"That is the larger megasystem that provides not only water for drinking and industry and agriculture, but defines the climate that we and others experience. We must be very careful about water control engineering when it short-circuits-or even destroys-the water cycle."
An immediate problem with nearing the limits of our water resources is that we have "less margin of safety to cope with the unexpected," says Miles, a founding member of the Climate Impacts Group, a research group based at the UW that strives to help businesses, agencies and other organizations incorporate short-, medium- and long-term climate forecasts into their planning.
UW Fisheries and Public Affairs Professor Jim Karr (seated) and Marine Affairs Professor Ed Miles say the coming water shortages will dwarf past droughts. Scarcity has not been seen on this scale before, warns Miles. Photo by Kathy Sauber.
That applied approach is coupled at the UW with some of the nation's best research and teaching on climate, packaged last year under the new Program on Climate Change. UW climate researchers in the last decade have discerned or helped define the effects of a number of Pacific Northwest, North American and global climate patterns.
The more we know about El Niņo, La Niņa, the Pacific Decadal Oscillation and other climate cycles, the better our forecasts and planning, Miles says. For example in 1987 the region had a wet winter and spring, followed by virtually no rain from July through December. If we'd known that was the risk, Miles says, we might have instituted aggressive conservation measures that summer and avoided water supply shortages in the fall.
Miles says establishing a regional climate monitoring service would improve forecasts and help us learn what different climate cycles mean for the region. Another challenge is that water management is highly fragmented. No single entity is in charge of Columbia River water when droughts hit. Entities from the international level down to the county, private and tribal level can have conflicting goals, and standards for water quality and quantity across basins are often inconsistent.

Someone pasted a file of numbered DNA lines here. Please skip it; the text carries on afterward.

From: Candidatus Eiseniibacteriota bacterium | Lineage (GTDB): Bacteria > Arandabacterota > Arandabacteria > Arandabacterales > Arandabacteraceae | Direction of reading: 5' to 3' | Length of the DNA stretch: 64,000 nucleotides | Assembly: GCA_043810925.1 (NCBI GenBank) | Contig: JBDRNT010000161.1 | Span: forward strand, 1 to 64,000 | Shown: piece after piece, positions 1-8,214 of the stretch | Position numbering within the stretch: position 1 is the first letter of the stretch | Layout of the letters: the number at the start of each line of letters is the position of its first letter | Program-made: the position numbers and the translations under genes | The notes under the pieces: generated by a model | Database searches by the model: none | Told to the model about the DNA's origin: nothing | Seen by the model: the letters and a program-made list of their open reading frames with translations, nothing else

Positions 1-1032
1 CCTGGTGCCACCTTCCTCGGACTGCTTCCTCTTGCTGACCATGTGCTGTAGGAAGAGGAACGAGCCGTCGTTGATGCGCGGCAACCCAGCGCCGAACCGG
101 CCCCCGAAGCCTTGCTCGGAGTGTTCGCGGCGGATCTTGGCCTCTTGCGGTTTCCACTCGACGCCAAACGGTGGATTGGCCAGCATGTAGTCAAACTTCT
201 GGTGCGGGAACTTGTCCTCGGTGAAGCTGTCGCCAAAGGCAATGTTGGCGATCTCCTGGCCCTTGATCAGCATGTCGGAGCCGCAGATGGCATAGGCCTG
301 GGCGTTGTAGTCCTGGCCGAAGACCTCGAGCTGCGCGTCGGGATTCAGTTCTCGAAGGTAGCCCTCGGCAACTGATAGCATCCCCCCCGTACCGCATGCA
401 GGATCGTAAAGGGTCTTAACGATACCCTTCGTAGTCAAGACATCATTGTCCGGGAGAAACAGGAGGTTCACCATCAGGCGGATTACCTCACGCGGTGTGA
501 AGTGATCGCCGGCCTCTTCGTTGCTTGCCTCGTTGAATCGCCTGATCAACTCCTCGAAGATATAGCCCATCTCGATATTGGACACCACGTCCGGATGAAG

Still the biggest challenge is planners and others who continue dealing, "only with population growth and the Endangered Species Act demands," Miles says.
Right now, says Naiman, if it weren't for the Endangered Species Act or the area's water problem would be a lot worse. "It's one of the strongest pieces of legislation we have for protecting the environment. Even that won't be enough in coming decades," he says.
Naiman says we're going to see unimaginable changes in the next 50 years if we continue on in the same ways.
"It's as if most people don't truly understand where their water comes from, how it's collected or how it is carried into their homes," he says. "Everyone should be knowledgeable about the soundness of the infrastructure and how water is treated, as well as understanding the broad ecological consequences of developing water supplies."
Using today's science to plan for tomorrow's water policies, taking personal responsibility for how we use resources like water and power, taking more steps to conserve and pursuing growth management are all possible ways out of this mess.
"The University needs to be relevant to these issues, to foster debates and discussions and to provide leadership in helping find solutions," Naiman adds.
Of course, scientists alone can't show the way. Politicians and the citizens who elect them have to have the courage to ask the right questions about how to solve this problem and, then, to implement the answer.
"Unlike other things that society depends on-such as supplies of energy, of minerals for industrial processes, even foods-no substitutes exist for most water uses," Karr says.
"Everyone needs a supply of fresh clean water every day." o A Washington native, Sandra Hines is a graduate of Washington State University and has worked 15 years for the UW writing about science and environmental news. She doesn't plan to water her lawn this summer.
- A Washington native, Sandra Hines is a graduate of Washington State University and has worked 15 years for the UW, writing about science and environmental news. She doesn't plan to water her lawn this summer.
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